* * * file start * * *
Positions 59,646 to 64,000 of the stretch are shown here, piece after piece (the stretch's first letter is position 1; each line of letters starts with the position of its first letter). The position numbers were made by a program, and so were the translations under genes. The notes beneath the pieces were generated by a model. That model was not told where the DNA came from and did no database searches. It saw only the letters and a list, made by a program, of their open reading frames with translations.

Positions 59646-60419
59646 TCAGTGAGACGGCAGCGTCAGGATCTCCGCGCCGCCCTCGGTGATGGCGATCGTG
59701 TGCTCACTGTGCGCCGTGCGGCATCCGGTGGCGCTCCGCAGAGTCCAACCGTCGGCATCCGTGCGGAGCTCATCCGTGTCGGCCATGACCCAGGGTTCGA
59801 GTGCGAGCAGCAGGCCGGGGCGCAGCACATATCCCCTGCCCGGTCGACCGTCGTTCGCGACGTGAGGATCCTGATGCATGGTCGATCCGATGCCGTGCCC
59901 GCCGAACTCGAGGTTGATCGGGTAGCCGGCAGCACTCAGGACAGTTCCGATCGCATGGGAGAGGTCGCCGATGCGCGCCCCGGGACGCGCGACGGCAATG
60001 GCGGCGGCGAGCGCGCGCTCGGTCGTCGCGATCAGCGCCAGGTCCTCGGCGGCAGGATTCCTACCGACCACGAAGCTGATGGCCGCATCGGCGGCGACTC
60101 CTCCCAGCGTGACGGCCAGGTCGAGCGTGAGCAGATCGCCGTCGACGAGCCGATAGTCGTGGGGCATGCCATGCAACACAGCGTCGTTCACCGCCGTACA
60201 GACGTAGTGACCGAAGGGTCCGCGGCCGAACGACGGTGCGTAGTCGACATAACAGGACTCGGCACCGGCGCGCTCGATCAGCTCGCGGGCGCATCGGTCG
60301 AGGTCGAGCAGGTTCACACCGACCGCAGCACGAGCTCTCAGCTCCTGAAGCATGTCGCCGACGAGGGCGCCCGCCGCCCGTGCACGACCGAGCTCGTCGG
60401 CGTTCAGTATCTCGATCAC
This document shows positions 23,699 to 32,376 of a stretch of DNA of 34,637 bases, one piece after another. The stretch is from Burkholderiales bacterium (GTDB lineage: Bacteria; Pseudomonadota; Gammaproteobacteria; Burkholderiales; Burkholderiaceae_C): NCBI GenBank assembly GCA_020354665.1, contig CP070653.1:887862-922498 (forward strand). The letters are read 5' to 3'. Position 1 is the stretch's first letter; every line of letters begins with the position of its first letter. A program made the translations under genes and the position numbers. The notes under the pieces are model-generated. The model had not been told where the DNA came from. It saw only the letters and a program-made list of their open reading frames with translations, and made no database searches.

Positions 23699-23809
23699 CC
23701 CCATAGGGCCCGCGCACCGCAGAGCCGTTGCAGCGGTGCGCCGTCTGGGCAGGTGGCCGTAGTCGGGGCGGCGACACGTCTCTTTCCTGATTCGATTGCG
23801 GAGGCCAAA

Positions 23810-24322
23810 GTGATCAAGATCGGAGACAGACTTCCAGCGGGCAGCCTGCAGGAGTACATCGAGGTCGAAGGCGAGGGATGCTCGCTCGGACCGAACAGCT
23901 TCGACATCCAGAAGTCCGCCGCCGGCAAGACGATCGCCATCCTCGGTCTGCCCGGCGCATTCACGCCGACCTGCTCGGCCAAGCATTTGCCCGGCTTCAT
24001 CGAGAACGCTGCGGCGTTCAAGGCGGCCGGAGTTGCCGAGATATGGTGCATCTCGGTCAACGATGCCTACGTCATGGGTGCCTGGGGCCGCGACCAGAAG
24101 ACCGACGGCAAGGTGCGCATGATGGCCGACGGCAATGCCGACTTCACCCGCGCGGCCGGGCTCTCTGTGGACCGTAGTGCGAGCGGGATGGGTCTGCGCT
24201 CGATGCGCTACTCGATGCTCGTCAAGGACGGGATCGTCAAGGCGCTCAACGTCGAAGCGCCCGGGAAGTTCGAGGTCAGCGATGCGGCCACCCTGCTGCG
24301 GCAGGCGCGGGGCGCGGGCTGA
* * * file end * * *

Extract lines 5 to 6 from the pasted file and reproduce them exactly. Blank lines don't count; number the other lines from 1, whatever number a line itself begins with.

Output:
59801 GTGCGAGCAGCAGGCCGGGGCGCAGCACATATCCCCTGCCCGGTCGACCGTCGTTCGCGACGTGAGGATCCTGATGCATGGTCGATCCGATGCCGTGCCC
59901 GCCGAACTCGAGGTTGATCGGGTAGCCGGCAGCACTCAGGACAGTTCCGATCGCATGGGAGAGGTCGCCGATGCGCGCCCCGGGACGCGCGACGGCAATG